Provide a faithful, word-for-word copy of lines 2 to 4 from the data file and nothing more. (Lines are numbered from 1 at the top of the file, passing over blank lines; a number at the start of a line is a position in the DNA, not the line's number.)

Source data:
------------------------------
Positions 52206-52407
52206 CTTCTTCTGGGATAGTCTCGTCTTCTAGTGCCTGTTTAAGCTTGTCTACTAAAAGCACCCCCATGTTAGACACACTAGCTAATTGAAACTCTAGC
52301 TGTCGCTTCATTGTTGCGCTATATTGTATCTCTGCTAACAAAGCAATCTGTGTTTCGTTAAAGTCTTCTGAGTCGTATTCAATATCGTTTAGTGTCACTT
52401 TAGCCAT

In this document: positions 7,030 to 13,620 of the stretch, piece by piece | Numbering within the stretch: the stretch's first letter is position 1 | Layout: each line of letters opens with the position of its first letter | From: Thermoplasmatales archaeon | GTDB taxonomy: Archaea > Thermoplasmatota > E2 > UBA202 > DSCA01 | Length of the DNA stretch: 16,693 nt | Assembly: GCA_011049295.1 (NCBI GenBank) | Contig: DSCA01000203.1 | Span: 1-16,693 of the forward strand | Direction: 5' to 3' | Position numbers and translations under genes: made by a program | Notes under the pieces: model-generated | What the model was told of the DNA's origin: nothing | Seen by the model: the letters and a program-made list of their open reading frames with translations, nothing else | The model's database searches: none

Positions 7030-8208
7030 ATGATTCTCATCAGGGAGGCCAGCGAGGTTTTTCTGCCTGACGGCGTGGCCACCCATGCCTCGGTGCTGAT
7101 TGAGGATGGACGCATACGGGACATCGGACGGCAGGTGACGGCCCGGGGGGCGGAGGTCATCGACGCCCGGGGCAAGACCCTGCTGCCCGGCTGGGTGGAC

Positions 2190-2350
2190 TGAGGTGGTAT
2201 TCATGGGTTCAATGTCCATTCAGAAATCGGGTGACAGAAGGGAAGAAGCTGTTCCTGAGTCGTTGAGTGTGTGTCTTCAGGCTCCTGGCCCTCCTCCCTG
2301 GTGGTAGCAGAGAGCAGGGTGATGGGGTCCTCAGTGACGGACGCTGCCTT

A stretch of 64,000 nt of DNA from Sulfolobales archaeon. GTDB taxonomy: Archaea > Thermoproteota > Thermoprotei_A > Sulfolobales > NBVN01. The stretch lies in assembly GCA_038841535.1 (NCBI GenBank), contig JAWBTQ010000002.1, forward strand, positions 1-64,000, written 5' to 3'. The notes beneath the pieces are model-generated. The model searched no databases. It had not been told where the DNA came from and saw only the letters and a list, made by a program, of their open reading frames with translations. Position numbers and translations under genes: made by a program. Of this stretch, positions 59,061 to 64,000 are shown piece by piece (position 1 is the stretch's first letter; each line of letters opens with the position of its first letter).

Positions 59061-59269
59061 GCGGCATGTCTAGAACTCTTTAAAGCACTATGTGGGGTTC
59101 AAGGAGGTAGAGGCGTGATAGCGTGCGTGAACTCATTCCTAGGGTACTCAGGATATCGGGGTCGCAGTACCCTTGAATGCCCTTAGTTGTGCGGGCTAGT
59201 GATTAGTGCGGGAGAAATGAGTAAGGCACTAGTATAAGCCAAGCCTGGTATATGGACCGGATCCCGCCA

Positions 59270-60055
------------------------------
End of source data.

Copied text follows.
52206 CTTCTTCTGGGATAGTCTCGTCTTCTAGTGCCTGTTTAAGCTTGTCTACTAAAAGCACCCCCATGTTAGACACACTAGCTAATTGAAACTCTAGC
52301 TGTCGCTTCATTGTTGCGCTATATTGTATCTCTGCTAACAAAGCAATCTGTGTTTCGTTAAAGTCTTCTGAGTCGTATTCAATATCGTTTAGTGTCACTT
52401 TAGCCAT